without ἀλλοίωσις. Or something can be moved in the sense of withering and yet at the same time be moved in still another way, namely, by being altered: on the withering tree the leaves dry up, the green becomes yellow. The tree that is moved in this twofold sense of φθίσις and ἀλλοίωσις is simultaneously at rest insofar as it is the tree that stands there.

If we perceive all these overlapping "appearances" as types of movedness, we gain an insight into their fundamental character, which Aristotle fixes in the word and the concept μεταβολή. Every instance of movedness is a change from something (ἐκ τινος) into something (εἴς τι). When we speak of a change in the weather or a change of mood, what we have in mind is an "alteration." We also speak of "exchange points" where commercial goods change hands in business transactions. But the essential core of what the Greeks meant in thinking μεταβολή is attained only by observing that in a change [Umschlag]4 something heretofore hidden and absent comes into appearance. (In German: "Aus-schlag" [the breaking out of, e.g., a blossom] and "Durchschlag" [breaking through so as to appear on the other side].)

(We of today must do two things: first, free ourselves from the notion that movement is primarily change of place; and second, learn to see how for the Greeks movement as a mode of being has the character of emerging into presencing.)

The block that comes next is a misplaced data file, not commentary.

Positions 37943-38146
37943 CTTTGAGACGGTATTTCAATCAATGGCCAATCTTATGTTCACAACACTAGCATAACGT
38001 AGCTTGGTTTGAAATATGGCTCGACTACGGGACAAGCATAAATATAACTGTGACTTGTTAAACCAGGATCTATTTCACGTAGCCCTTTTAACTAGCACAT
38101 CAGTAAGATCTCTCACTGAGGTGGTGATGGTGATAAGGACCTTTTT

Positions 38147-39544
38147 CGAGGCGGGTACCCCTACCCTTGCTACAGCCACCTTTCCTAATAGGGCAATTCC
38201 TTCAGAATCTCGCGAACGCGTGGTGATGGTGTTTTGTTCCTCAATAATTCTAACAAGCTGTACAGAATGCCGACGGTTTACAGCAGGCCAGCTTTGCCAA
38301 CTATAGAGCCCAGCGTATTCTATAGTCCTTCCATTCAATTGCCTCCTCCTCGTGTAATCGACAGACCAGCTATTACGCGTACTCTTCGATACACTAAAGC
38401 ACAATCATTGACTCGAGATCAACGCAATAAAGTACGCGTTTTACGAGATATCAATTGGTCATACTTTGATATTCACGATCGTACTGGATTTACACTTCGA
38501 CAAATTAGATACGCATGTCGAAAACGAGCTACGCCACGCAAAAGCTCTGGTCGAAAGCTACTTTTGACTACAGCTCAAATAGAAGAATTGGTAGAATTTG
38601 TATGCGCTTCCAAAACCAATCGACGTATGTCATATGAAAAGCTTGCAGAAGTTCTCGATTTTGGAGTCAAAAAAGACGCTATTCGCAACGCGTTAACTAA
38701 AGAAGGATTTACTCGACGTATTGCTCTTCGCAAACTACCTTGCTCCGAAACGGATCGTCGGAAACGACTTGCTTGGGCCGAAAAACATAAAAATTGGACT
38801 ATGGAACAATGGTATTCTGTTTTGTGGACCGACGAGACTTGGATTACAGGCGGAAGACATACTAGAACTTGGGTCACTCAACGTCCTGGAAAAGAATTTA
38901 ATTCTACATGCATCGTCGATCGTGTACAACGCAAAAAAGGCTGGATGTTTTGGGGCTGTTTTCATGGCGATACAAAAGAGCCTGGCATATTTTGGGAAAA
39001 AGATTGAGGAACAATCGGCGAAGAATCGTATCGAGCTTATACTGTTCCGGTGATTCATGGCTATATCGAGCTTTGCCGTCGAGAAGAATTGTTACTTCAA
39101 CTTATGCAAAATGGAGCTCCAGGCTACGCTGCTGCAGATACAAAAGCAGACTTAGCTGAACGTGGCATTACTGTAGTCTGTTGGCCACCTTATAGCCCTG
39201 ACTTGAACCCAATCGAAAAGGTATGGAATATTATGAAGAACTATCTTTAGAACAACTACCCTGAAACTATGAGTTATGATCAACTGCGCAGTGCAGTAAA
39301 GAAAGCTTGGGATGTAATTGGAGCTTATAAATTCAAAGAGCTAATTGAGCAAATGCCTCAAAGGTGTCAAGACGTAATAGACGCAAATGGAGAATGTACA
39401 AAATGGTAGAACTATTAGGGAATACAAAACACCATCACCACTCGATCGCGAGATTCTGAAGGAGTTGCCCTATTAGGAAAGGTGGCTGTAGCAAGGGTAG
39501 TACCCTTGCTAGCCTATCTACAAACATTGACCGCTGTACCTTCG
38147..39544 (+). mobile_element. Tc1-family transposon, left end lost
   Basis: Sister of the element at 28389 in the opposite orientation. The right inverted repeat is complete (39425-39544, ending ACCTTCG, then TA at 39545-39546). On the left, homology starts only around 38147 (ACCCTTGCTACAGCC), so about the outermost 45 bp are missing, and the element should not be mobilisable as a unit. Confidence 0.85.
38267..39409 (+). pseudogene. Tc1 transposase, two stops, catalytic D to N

[320] Φύσις is ἀρχὴ κινήσεως, origin and ordering of change, such that each thing that changes has this ordering within itself. At the very beginning of the chapter, φύσει-beings were contrasted with other beings, but the second group were not expressly named and characterized. There now follows an explicit and definite, and yet curiously narrow, delineation:

Iv. "However, a couch (bedstead) and a robe and any other kind (of such things) that there is insofar as it is cited and grasped according to a given way of addressing it (e.g., as a robe) and inasmuch as it comes from a productive know-how, (such a thing) has absolutely no impulse to change arising from itself. However, insofar as it also pertains to such things (in a given instance) to be made of stone or of earth or of a mixture of the two, they do have in themselves an impulse to change, but they have it only to this extent." (192 b 16-20)

Here, such beings as "plants," animals, earth, and air are now contrasted with beings such as bedsteads, robes, shields, wagons, ships, and houses. The first group are "growing things" ["Gewächse"] in the same broad sense that we employ when we speak of a "field under growth ." The second group are "artifacts" (ποιούμενα), in German, Gemächte, although this last term must be stripped of any derogatory connotations. The contrast achieves its